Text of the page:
I don't know about you, but I've woken up in the middle of the night, on more than one occasion, from a terrible nightmare. I'm not talking about the Emerald Nightmare, you'll have to read Stormrage or talk to some tree-hugging druid if you want to hear about that. I'm referring to something similar to Argent Confessor Paletress' Confess attack; nightmares with a far more sinister source: memories of failed encounters from the past.
My guild's first attempt on the Twin Val'kyr has caused me more sleepless nights than any other so far. It was early in the week of their release, and so nobody in the raid had ever seen the Twins before. With no prior knowledge, we pulled the bosses blindly. My co-healer, a resto shaman, disconnected immediately due to an unknown problem. Suddenly I was faced with 10 targets all taking damage from a passive AoE aura, two tanks that were being hit pretty decently themselves, and random DPS in the group losing large chunks of their life at what seemed to be random times as balls of energy bounced around the room. This is my nightmare: the entire raid is on fire at once, and I'm all alone.
While we've talked about the strengths of the holy paladin recently, and why they're so suited to tank healing, the fact is that not every fight revolves around two tanks getting smashed. In fact, there are actually more 'raid damage' fights than there are 'tank damage' fights in ICC, and so learning to cope with massive incoming raid damage becomes an important part of any paladin's training. While we will typically have the support of an AoE healer of some sort, we can't rely on them to do all of the work. Even though our primary heals are all single-target, we have a few tricks up our sleeves.
Judgement of Light
While this one may sound simple, the fact is that Judgement of Light can easily account for 10-15% of your healing done on any given fight. On a recent Blood-Queen Lana'thel parse, JoL amounted for 25% of my overall healing, and also had a lower overhealing percentage than any of my other heals. Some paladin should always be using JoL, and since holy paladins have a special flavor of JoL due to its interaction with Divinity, it should be us. If at all possible, keep Judgement of Light up on as many targets as you can. On a fight like Twin Val'kyr, you can easily double its value by maintaining the debuff on both of the Twins instead of just one. The tier 9 2-piece bonus can help you maintain solid JoL uptime.
Many AoE damage auras that we encounter are magic-based, and belong to a particular elemental group. For example, the Twin Val'kyr auras do Fire and Shadow damage, based on which mob we're talking about. Using the proper aura can reduce incoming damage by as much as 20-40%, which is huge in terms of additional survivability and a lower amount of damage to heal. Aura Mastery is especially useful, as it can significantly reduce incoming elemental damage. I used Frost Resistance Aura + Aura Mastery as a powerful combo on Hodir hard mode, which allowed me to essentially negate his AoE Frozen Blows attack.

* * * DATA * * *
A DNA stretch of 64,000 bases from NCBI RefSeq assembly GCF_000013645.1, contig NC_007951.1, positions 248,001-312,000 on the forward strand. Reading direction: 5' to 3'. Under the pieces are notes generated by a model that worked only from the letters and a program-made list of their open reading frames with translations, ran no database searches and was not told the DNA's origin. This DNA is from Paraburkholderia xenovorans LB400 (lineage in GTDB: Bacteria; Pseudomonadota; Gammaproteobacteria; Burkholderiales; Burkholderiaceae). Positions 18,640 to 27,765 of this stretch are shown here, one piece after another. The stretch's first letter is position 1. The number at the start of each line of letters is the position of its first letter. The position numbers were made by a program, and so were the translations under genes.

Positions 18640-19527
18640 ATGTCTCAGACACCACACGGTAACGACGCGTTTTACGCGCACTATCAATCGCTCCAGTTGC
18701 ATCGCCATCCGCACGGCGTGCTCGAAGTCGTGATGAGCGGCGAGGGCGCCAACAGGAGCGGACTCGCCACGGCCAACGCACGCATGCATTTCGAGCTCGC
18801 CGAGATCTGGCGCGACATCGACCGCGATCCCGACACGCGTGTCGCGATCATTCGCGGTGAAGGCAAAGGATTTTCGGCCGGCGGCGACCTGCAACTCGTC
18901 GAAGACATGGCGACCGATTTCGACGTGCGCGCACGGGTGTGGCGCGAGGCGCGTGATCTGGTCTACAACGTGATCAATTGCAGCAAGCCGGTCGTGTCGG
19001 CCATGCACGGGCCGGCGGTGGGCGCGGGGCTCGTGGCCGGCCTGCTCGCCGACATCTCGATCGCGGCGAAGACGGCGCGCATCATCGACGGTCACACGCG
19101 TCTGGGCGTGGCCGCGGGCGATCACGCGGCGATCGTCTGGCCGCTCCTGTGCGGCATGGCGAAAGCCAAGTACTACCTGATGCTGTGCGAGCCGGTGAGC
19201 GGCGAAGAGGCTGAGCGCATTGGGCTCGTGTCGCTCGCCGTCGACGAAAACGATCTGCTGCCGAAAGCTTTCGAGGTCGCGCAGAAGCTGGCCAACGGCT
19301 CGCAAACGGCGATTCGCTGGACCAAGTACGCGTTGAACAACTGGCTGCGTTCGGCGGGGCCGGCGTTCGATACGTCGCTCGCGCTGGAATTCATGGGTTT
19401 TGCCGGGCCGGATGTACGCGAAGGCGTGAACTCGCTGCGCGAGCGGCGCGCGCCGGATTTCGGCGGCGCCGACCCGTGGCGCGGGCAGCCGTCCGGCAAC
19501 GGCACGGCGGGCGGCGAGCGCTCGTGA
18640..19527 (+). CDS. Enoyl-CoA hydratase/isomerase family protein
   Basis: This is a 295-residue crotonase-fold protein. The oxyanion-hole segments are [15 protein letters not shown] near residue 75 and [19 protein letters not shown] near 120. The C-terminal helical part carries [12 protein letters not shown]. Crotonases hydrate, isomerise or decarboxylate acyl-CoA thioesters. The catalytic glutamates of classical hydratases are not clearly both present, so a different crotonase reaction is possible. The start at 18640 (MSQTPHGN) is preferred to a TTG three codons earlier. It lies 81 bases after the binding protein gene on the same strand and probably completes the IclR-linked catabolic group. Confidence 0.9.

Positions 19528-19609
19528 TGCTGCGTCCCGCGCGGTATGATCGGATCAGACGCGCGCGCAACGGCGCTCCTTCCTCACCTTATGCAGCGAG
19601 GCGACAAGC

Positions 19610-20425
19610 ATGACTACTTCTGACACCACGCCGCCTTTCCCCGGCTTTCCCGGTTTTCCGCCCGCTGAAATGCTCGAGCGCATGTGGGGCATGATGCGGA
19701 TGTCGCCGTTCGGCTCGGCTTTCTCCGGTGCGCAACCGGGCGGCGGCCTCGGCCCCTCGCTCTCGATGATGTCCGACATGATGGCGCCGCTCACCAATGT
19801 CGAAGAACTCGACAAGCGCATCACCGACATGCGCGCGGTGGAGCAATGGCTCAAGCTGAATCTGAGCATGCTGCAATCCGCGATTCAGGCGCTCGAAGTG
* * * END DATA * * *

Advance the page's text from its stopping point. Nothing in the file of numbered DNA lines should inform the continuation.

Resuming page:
Holy/prot paladins will also have access to Divine Sacrifice, which will allow you to redirect a whole load of additional damage to yourself. If you pick up Divine Guardian, you get an additional 20% reduced damage to everyone in your raid, which can be handy if you know there's a large amount of damage incoming. Abilities like XT-002's Typmanic Tantrum attack are used on a particular schedule, and so having Divine Sacrifice ready for the moment of truth will make your survivability skyrocket. If you're searching your bars and hotkeys for Divine Sacrifice when the damage is already present, then you're already too late.
Even if we do manage to reduce some of the incoming damage that our team mates receive, we're still stuck with healing that missing life back to full. Flash of Light can be useful if used properly, due to its quick casting speed and low mana cost. Holy Light may have started out as the tank-healing spell of the year, but it also packs a secondary raid healing punch via Glyph of Holy Light. The splash of healing from GoHL has added up to 15% of my healing before, especially when cast on a pack of melee DPS who are stacked behind a boss. FoL paladins are usually the strongest raid healers, as they're able to cast fairly strong heals 25% faster than their HL siblings. However, even with their quick and potent heals, an FoL paladin will still be supporting a true AoE healer.